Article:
On that flight over a farm field in Pennsylvania, terrorists willing to die for their own cause met Americans willing to die to save others. The supreme lesson of sport is that it becomes second nature to the athlete to act, not for the glory of one, but for the good of the whole. The four athletes led a charge to the cockpit of the plane, and as the aircraft crashed during the battle for control, they changed the course of destiny in one shining final act of bravery and heroism.
The teacher who reminded Garrett to listen brought awareness; the tears surrounding Marquise were but a harbinger of those that would come; the mother who was there to assure Mike represented stability;and the religious resurgence that Tre' saw reminded us all of the strength, and the need for, a higher power.
There is one more piece to this story of this day and this 2010 Longhorns team. When the Longhorns enter the field, two who have been touched by the military will carry the American flag.
It was five o'clock in the morning in California when the planes hit the Towers. Two years before, Nate Boyer had graduated from high school. He was a young man caught in the lyrics from a John Lennon song: "Life is what happens when you are busy making other plans." That morning in 2001, his mother awakened him with the news. And that day, he decided to join the Army.
All of that is important because nine years later, on Saturday night in Darrell K Royal-Texas Memorial Stadium, a freshman football player named Nate Boyer will proudly carry the flag of his country before 100,000 people, a national television audience, and those who are being honored as representatives of those first responders on Sept. 11, 2001.
That would be Staff Sgt. Nate Boyer, a Special Forces veteran who is entering his first year of college and is a walk-on defensive back for the Longhorns.
It is in that space that Texas Football, with its exposure, becomes part of the mosaic of days such as 9/11. Those are times that seek and demand heroes. And they come from all directions. The same television eyes that view tragedy also have a chance to see something positive.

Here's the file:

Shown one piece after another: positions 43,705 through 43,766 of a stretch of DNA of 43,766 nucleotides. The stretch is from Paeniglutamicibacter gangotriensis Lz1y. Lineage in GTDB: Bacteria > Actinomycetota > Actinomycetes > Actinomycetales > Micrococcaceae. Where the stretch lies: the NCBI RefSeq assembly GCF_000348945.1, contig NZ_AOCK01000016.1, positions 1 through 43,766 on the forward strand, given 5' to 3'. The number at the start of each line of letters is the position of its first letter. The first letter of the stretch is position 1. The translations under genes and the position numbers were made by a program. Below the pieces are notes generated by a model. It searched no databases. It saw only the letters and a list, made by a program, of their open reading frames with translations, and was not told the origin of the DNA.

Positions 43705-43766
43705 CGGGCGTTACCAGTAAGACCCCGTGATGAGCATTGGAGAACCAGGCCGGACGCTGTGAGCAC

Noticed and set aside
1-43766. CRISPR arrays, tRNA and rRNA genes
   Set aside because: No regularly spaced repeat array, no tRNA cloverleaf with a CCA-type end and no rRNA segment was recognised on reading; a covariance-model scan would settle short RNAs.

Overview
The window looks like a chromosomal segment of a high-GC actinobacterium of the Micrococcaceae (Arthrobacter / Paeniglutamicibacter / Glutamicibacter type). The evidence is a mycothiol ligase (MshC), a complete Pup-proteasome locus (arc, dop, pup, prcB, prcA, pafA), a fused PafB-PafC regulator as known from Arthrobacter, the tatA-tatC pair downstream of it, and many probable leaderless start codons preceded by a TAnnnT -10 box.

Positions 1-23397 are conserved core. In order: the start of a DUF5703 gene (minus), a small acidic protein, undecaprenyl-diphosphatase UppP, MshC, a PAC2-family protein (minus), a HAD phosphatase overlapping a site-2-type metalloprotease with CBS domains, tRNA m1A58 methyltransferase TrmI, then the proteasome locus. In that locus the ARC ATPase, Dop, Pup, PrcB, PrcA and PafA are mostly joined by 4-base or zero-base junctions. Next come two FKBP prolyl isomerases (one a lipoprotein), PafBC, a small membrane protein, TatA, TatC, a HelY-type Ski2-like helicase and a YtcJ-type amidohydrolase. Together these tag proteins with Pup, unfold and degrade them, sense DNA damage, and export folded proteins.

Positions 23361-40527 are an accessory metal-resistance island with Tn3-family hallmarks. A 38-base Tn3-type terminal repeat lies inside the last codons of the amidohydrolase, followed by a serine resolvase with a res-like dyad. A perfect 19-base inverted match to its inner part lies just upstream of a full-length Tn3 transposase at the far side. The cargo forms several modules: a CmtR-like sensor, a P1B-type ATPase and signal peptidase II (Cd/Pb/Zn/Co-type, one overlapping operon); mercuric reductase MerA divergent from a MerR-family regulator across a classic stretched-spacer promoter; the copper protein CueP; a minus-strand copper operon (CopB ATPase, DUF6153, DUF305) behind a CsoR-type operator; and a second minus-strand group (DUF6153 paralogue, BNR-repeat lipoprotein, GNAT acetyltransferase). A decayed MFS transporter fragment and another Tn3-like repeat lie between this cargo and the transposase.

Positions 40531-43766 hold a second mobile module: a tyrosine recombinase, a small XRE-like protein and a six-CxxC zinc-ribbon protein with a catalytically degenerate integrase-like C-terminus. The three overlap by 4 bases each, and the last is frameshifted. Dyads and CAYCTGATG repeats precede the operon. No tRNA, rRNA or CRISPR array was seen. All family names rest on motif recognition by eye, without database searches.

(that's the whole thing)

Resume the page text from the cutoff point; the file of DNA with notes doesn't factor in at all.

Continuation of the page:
The other day, I had a chance visit with one of the members of our Pom Squad. She was going to practice, and as we walked up the hill to the Moncrief Center, we talked about the images of The University. An athletics program is a university's window to the world, and on game days, all of those kids get a chance to open that window.
"I [had] never stepped foot in the state of Texas," the Californian Boyer said Thursday, "but when I decided to go to college, I knew that The University of Texas was where I wanted to be. The guys I served with loved Texas, and it just seemed right that I come here."
Nate Boyer is in the inactive reserve now and could be recalled at any time. His is a path familiar to Texas Football. Five years ago we learned the story of a U. S. Marine who was on a ship in the Persian Gulf when the planes hit the Towers. He decided then he wanted to come to Texas and get a degree and play football. His name, of course, was Ahmard Hall -- who incidentally was just named one of the captains of the Tennessee Titans.
People respect the Longhorns of 2010 such as Garrett, Marquise, Mike, Tre' and Nate. Kids grow up wanting to be like them. That's why the soldiers in the Middle East get up at three o'clock in the morning to cheer them on a television screen -- they are the connection to home.
The same is true for the band, the cheerleaders and the pom squad. They are Texas to the world.
What all of this says -- about all of us -- is that inside each of us there is a place where heroes wait and pride resides. Each of us views it differently -- that is, after all, part of the freedom for which Nate and Ahmard and all of our men and women fight.
That is the positive that comes from a negative moment like the tragedy in New York. They do that in the hope that one day, kids can grow up without fear, and that the only tears that come are those of pride -- pride in our country, and in who we are. It is a noble dream. But life is, after all, what happens when you are busy making other plans.